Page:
The Bercy Bridge is one of 37 bridges crossing the Seine in Paris (France).

It connects the 12th arrondissement (at the foot of the Ministry of the Economy and Finance and the multipurpose hall of the Paris-Bercy sports center) to the 13th arrondissement, an extension of Boulevard de Bercy and Boulevard Vincent-Auriol.

In addition to several traffic lanes, it supports a railway viaduct used by Paris metro line 6. This site is served by he Quai de la Gare metro station.

The Pont de Bercy was built at the site of another bridge, a suspension bridge opened in 1832 to replace a ferry that had become overcrowded and thus exceeded its tonnage limit. The former bridge had a toll: one sou (5 centimes) for pedestrians, 3 sous per two-wheeled cabriolet (including persons transported) and 5 sous per car with four wheels attached to two horses. Between 1863 and 1864, it was replaced by a stronger stone structure.

In 1904, the bridge was enlarged by 5.5 metres (18 feet) to support Line 6 of the Paris Métro. In 1986, the decision was made to further enlarge the bridge in order to create three additional lanes for traffic. The winning bid proposed doubling the bridge by adding extensions perfectly symmetrical to the underground viaduct. Although identical in all respects to the original, the new addition is built of reinforced concrete and covered with a stone dressing. The work started in 1989 and the bridge was opened in 1992, effectively adding 16 metres (52 feet) for a total width of 35 metres (115 feet).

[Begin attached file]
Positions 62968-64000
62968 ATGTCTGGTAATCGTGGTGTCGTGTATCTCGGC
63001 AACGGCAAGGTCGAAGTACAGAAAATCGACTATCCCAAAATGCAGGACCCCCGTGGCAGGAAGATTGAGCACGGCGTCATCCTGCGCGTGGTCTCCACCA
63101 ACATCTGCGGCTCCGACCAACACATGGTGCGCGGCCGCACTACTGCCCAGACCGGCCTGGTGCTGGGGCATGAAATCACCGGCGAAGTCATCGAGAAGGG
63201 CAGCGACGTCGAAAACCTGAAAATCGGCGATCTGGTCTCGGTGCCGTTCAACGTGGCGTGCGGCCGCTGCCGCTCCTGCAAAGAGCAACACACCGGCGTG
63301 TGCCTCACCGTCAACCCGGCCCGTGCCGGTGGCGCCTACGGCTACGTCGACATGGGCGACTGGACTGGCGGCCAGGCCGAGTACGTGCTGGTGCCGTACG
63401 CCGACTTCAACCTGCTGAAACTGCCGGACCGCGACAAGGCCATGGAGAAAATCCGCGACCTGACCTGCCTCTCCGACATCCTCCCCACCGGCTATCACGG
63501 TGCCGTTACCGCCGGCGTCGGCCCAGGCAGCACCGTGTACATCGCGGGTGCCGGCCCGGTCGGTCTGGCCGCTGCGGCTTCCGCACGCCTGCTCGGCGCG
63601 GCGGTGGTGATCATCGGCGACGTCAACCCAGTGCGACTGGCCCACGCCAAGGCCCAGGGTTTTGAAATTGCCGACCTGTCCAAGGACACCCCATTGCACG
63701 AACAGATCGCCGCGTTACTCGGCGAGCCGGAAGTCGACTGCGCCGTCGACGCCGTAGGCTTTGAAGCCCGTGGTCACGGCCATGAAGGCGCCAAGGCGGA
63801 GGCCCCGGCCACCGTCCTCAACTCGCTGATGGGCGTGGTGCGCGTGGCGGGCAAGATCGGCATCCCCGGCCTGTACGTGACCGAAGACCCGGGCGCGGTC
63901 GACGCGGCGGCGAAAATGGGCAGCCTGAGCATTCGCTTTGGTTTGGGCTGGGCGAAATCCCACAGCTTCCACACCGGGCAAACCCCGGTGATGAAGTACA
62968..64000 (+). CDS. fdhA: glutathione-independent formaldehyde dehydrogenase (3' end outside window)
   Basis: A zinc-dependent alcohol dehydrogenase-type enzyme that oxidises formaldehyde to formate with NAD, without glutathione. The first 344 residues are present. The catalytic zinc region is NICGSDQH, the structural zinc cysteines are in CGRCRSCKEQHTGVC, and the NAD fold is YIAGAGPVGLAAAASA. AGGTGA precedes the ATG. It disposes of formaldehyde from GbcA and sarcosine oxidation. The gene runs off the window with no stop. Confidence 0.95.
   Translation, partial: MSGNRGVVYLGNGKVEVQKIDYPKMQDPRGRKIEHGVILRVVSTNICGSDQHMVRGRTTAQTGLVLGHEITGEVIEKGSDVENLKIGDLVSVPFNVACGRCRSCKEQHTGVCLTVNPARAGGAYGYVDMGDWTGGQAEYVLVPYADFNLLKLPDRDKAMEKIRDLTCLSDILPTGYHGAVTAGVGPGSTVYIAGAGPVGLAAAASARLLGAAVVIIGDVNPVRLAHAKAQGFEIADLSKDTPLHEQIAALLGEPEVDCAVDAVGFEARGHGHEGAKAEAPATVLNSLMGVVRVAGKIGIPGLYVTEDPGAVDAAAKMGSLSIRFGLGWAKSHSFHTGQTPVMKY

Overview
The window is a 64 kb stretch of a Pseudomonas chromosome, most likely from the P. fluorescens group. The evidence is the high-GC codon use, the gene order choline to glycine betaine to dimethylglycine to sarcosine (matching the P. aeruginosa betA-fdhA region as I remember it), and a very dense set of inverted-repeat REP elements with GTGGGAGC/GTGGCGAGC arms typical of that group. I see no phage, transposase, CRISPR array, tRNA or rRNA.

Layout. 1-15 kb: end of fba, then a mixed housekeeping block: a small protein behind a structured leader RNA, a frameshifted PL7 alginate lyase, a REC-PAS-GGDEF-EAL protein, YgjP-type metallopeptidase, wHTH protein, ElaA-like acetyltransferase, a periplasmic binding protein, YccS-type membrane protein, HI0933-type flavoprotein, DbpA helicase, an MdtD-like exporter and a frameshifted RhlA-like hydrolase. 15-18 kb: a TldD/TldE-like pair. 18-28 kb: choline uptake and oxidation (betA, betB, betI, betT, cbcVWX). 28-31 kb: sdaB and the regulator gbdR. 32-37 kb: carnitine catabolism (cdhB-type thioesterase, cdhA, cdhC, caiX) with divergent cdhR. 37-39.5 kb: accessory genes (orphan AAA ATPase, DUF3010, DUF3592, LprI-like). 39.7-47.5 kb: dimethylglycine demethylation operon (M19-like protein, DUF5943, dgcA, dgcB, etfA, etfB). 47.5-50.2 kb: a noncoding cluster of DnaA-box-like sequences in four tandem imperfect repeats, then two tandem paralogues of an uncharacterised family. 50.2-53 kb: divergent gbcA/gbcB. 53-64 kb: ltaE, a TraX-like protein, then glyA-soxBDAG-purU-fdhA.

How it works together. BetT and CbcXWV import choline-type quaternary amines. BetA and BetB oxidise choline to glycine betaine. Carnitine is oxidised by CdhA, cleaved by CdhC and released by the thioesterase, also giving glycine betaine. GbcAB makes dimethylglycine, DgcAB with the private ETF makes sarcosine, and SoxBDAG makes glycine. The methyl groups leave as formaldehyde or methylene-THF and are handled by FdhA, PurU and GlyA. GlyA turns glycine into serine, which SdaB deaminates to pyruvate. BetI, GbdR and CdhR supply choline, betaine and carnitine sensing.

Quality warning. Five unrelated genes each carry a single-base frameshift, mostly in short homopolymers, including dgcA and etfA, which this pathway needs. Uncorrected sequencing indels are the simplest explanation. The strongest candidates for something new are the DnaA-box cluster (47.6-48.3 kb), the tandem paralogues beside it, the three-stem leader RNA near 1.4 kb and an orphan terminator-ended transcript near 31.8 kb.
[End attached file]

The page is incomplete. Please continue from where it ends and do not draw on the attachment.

Next upstream: Passerelle Simone-de-Beauvoir

Next downstream: Pont Charles-de-Gaulle


Design: Stone and Reinforced Concrete
Total length: 175 m (574 ft)
Width: 40 m (130 ft)
Construction start: 1863–1864; 1904; 1989–1991.

See more:

20 arrondissements of Paris

Architecture of Paris

Museums of Paris

Entertainment in Paris

Bridges in Paris

Parks in Paris

Streets and squares in Paris

Shopping in Paris

Transport in Paris

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